CONNECTICUT: Outlawed Episcopalians, now Anglicans, Given Baptist Church for Free

By David W. Virtue

It took them five years of persistent prayer, fasting and believing God would answer their prayers.

This week He did just that. Trinity Episcopal Church in Bristol, Connecticut (now Holy Trinity Anglican Church), one of the original Connecticut 6 who stood up to the Diocese of Connecticut and its Bishop Andrew D. Smith and the Episcopal Church over the authority of Scripture, the public acceptance of pansexual behaviors and said “NO MORE”, unexpectedly saw God answer their prayers.

“We prayed persistently and with faith for the Holy Spirit to guide us to our future home. After 5 years in the ‘desert’ (read Forestville, Conn.), our prayers were answered. A Baptist parish about two miles from our worship home had lost all but 6 of its members and decided to close its doors. They graciously gave us his church building and property. No strings attached, no cost, no hidden charges,” said Fr. Don Helmandollar, rector of Holy Trinity Anglican.

Their minister met with Fr. Don, now an Anglican priest in the Convocation of Anglicans in North America (CANA), which reports to the Church of Nigeria Anglican Communion. CANA is a constituent member of the Anglican Church in North America (ACNA). Their new bishop is the Rt. Rev. Julian Dobbs.

“We were thrilled beyond words,” Helmandollar told VOL. “God has come through. The Diocese of Connecticut might have written us off and forgotten about us, but God did not.”

CANA East Bishop Dobbs, pthe diocesan bishop of Holy Trinity said, “I thank the living God for his generosity to the faithful people at Holy Trinity. Don and Fran Helmandollar and their team have sacrificially led the congregation into this wonderful new ministry opportunity. This will be a tremendous base for the church’s ministry and a new home for the congregation.”

This week the attorneys sealed the deal and the inspectors gave the 150 year old building a clean bill of health. “This is truly a Gift from God. We should be moving into our new home, the one we have prayed so diligently for God to provide us, within 4-6 weeks,” said the Anglican priest.

In 2008, after three years of legal battles and lawsuits, Fr. Don Helmandollar and his congregation walked away from their $1.2 million dollar properties to become Holy Trinity Anglican Church. “We met in a school gym for 5 years and there we prayed that God would open a door and provide us with a sanctuary of our own,” said Robert Snyder, church warden.

The congregation is over 70 strong. While some older members have passed away, quite a few new faces having joined us, he said.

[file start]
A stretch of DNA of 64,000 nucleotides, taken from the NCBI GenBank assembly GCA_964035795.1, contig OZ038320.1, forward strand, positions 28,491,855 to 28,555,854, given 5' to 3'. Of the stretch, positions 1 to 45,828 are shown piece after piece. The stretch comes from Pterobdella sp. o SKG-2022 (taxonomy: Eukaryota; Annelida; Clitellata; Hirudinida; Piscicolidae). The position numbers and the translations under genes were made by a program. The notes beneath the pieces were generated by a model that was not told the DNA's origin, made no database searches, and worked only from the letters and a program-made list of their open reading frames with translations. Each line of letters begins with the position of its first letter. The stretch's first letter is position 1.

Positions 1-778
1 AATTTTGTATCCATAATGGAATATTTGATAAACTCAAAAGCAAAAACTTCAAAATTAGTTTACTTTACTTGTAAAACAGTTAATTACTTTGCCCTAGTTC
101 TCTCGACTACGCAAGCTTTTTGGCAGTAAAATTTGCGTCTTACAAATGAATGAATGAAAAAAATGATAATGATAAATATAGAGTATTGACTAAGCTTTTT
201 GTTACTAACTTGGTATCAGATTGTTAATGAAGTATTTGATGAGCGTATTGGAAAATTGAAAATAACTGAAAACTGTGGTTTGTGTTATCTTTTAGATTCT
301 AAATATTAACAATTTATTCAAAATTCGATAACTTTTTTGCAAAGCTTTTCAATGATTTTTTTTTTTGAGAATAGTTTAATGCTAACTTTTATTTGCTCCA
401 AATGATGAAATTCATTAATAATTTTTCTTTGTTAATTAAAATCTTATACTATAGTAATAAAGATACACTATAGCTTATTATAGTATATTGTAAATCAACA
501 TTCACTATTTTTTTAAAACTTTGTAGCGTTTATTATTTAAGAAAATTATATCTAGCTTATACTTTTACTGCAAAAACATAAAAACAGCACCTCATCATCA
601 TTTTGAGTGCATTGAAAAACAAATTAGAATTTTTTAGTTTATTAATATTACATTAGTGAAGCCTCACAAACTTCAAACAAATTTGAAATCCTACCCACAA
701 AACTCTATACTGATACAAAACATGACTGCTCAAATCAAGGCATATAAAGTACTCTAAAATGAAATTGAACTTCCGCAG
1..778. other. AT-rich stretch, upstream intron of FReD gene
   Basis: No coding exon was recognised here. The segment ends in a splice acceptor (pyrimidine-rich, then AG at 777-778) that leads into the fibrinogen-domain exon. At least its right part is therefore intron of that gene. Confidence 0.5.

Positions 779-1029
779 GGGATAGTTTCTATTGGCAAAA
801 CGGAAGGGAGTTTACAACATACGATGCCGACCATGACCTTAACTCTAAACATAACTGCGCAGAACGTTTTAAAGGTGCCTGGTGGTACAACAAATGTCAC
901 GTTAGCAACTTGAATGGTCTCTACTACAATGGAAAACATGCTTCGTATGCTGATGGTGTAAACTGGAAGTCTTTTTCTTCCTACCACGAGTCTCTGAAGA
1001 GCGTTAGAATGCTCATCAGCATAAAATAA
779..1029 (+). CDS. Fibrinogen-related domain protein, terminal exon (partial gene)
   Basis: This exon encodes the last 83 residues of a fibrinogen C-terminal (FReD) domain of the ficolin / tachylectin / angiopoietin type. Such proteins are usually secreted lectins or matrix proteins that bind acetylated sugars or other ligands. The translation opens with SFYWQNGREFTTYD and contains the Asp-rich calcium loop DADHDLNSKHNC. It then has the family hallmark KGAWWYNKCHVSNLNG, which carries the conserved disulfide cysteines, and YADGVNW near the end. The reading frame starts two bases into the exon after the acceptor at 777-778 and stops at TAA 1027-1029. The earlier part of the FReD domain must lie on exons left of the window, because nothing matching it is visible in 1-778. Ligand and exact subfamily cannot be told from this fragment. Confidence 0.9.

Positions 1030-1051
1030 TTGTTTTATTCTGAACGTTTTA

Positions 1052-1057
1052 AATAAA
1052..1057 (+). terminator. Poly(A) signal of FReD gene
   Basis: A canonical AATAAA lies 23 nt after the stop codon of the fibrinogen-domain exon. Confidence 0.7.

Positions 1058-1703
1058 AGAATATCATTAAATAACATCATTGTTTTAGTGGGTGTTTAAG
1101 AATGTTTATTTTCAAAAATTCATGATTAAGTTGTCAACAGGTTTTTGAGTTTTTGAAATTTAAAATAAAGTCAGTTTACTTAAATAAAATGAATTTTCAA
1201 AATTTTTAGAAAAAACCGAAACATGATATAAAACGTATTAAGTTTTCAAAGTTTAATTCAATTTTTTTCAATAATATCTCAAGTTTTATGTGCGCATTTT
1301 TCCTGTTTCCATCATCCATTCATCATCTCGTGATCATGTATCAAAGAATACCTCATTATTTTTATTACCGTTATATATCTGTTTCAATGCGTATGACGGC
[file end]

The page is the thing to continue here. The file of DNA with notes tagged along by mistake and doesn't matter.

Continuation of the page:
“I’m sure the Episcopal Diocese has completely forgotten all about us trouble makers, but we marched out and we marched on.”

Remaining associated with the Episcopal Church USA became increasingly untenable and a decision to disassociate from the Episcopal Church was made. It was the strong desire of the parish family to continue in the Anglican tradition, but under the leadership of orthodox (meaning not revisionist), godly, leadership. Hence alignment with CANA.

At the time, the split got the attention of The New York Times which ran the headline: Parish Falls Out of Step, and Favor, With Diocese.

Connecticut’s Episcopal bishop, Andrew D. Smith, defrocked the Rev. Donald L. Helmandollar and ordered the congregation’s lay leaders “to vacate the property of Trinity Church, Bristol, and release every claim on the assets of this parish by July 8, 2007.”

Fr. Helmandollar, 68, who joined the clergy late in life, had no plans to go quietly. He said he was confident that parishioners would persevere even if they lost the right to the church, rectory and burial grounds they had held for generations in a fight that seems headed for court. “It’s the people, not the steeple,” he said, quoting Rick Warren, a popular evangelical author. He and his congregation ultimately walked.

In a testimony he wrote at the time on Why we left the Episcopal Church, Helmandollar said, “We undertake this move in response to the Diocese of Connecticut and The Episcopal Church abandoning core teachings of the Bible and of the historic Anglican Faith regarding the gospel of Jesus Christ and the authority of Holy Scripture in the ordering of our lives together in the Worldwide Anglican Communion.

“Many in the Episcopal Church, including the Presiding Bishop, openly and publicly deny the assertion of Jesus, recorded in John 14:6, where he says ‘I am the way and the truth and the life. No one comes to the Father except through me.’ In the Episcopal Church, at the very top of it’s clergy leadership and in direct contradiction to Scripture, Jesus is now being presented as one of several ways to reach God. This assertion flies in the face of long-held Christian beliefs and could not be overlooked by this body of Anglican believers.”

Holy Trinity was officially established on Pentecost Sunday, May 27, 2007 when it formally aligned with the Convocation of Anglican in North America (CANA). The congregation, historically known as Trinity Church Society of Bristol, Connecticut, was a pre-revolutionary war parish, established in 1747 and had a long and proud history of Anglican worship, ministry and mission in the Bristol area.

Today, Trinity Episcopal Church is dead, an empty decaying building with no congregation. There is also no longer a Bishop Seabury (Episcopal) Church either, Fr. Ron Gauss told VOL. He and his congregation departed the diocese and The Episcopal Church a year ago over its departure from the faith and they now meet temporarily in a local hotel. “I and my vestry are negotiating for a location.”

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